Cross Keys, Worksop Empire Day Mug

Cross Keys, Worksop Empire Day Mug



A ceramic, transfer printed mug commemorating Empire Day in 1908.

The mug advertises The Cross Keys, Worksop and it's likely that the public house gave a number of these mugs away to local school children. It was situated at 113 Potter Street but the property has now changed use.

Empire Day was first conceived by a Canadian School Mistress in the 1890s as a way to educate children about the British Empire and to celebrate it. It was first celebrated in Britain on the 24th of May, 1902 with the date chosen as it was the late Queen Victoria's birthday. The Earl of Meath, Reginald Brabazon, was an early supporter of the day and persuaded the newspapers to encourage children to mark the occasion with patriotic events such as parades, ceremonies, church services and parties. The opportunity to have a public holiday filled with celebrations quickly took off with the public and the importance of the day grew. After the Second World War its significance diminished and in 1958 its name was changed to British Commonwealth Day. In 1966 British was dropped from its title and the day moved to the 11th of June, the Queen's Official birthday.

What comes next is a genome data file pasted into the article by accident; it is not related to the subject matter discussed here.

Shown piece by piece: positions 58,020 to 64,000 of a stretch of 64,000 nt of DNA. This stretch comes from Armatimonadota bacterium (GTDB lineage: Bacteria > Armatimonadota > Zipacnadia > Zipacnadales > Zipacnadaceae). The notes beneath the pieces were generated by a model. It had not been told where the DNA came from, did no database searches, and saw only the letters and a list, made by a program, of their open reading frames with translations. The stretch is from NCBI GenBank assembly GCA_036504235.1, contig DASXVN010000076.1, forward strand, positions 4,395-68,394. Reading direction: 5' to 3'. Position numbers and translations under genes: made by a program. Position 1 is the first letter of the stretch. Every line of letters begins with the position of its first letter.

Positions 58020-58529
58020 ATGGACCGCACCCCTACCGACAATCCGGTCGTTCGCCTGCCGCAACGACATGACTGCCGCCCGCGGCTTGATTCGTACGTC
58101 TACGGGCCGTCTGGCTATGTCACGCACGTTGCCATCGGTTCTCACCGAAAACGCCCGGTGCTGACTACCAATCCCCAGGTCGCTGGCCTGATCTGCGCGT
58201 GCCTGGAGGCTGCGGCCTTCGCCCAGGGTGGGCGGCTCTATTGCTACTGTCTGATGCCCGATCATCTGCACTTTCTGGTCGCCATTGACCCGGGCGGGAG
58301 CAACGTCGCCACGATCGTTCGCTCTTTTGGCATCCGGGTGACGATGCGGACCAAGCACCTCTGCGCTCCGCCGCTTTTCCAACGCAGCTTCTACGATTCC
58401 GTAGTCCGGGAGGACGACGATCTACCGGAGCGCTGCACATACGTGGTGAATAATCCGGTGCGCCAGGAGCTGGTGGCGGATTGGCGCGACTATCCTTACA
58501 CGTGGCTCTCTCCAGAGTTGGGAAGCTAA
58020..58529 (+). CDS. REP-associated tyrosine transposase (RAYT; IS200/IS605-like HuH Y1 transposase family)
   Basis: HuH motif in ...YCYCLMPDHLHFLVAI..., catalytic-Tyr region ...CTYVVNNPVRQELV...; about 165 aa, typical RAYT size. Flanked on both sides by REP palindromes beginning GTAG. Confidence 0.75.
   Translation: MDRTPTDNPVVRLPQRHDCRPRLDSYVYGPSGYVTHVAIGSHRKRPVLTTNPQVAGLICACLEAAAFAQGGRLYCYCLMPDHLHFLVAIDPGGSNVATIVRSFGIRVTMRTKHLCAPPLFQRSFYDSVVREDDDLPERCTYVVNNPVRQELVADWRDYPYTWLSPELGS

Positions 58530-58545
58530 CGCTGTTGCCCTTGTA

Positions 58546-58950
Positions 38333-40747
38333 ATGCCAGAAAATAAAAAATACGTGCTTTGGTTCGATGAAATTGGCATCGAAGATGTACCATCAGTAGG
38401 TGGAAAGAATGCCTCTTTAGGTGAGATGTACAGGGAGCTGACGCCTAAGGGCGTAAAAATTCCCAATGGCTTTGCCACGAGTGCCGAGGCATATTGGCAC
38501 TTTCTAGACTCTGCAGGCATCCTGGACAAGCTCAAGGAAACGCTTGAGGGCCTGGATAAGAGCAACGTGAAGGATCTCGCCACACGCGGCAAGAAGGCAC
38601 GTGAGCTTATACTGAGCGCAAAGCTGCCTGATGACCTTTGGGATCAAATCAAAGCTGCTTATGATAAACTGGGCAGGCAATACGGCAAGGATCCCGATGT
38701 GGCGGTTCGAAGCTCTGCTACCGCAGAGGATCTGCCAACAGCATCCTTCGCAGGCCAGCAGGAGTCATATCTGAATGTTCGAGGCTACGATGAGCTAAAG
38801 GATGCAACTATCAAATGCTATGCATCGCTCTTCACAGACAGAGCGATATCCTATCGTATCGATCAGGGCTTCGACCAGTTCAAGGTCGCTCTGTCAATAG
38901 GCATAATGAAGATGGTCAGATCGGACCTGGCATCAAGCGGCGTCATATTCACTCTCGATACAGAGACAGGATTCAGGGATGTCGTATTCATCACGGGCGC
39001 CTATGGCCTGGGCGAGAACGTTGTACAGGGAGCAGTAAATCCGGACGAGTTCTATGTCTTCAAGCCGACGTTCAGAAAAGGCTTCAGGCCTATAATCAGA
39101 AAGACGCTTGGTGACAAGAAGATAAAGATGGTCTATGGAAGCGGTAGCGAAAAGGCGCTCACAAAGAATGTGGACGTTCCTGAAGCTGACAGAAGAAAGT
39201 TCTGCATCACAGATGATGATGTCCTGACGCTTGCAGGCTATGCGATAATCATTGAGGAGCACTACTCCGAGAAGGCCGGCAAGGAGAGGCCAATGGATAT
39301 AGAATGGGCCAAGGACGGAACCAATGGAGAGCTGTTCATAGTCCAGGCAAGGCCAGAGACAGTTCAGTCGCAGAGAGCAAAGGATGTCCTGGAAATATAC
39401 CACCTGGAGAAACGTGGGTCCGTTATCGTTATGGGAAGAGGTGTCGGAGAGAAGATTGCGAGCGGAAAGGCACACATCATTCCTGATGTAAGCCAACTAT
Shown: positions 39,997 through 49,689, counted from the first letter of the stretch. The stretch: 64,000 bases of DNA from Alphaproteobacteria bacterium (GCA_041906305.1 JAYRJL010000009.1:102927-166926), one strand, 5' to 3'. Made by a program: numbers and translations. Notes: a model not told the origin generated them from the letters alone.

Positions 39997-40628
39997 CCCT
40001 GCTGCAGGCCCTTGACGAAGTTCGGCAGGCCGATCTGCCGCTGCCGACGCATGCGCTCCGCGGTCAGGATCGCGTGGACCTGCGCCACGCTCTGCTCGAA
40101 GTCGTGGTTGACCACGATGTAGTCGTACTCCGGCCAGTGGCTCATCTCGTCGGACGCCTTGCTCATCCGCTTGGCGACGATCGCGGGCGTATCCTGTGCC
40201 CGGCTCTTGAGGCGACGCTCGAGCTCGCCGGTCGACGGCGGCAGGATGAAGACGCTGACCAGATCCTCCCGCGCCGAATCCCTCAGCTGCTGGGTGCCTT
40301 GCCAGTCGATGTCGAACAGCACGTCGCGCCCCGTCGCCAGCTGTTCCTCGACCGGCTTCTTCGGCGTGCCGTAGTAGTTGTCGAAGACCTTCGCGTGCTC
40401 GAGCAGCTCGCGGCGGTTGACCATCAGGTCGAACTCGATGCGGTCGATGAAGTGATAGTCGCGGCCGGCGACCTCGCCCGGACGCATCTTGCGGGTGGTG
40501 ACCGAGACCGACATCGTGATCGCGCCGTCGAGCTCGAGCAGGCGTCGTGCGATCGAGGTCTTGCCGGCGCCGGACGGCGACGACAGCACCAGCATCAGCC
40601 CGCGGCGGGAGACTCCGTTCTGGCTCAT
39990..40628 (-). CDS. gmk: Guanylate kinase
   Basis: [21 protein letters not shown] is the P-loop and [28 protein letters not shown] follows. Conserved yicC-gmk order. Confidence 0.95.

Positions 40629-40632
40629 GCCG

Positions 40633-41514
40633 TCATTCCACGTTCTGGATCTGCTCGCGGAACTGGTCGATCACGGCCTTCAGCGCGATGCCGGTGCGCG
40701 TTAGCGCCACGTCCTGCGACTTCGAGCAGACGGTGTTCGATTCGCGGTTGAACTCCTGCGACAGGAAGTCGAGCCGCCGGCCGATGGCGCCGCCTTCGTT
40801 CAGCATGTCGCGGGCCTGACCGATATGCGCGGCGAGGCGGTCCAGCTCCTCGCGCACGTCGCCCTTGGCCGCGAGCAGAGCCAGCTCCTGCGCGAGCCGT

The Cross Keys understood that although Empire Day was primarily focused on children, like any celebration, a lot of adults would be wanting to enjoy a few drinks. Giving away mugs would hopefully encourage them to drink in The Cross Keys. General condition of the mug is good; the rim is a little rough in places and there is some minor smudging to the transfer. Its not known how many of these mugs were originally made but its likely to be in the low hundreds and probable that not many have survived. Dated 1908.


Height 6.98 cm / 2 34"
Width 7.62 cm / 3 "
Depth 10.54 cm / 4 "



Transfer Printed Pottery




Empire Day 1908 Worksop


Good, minor wear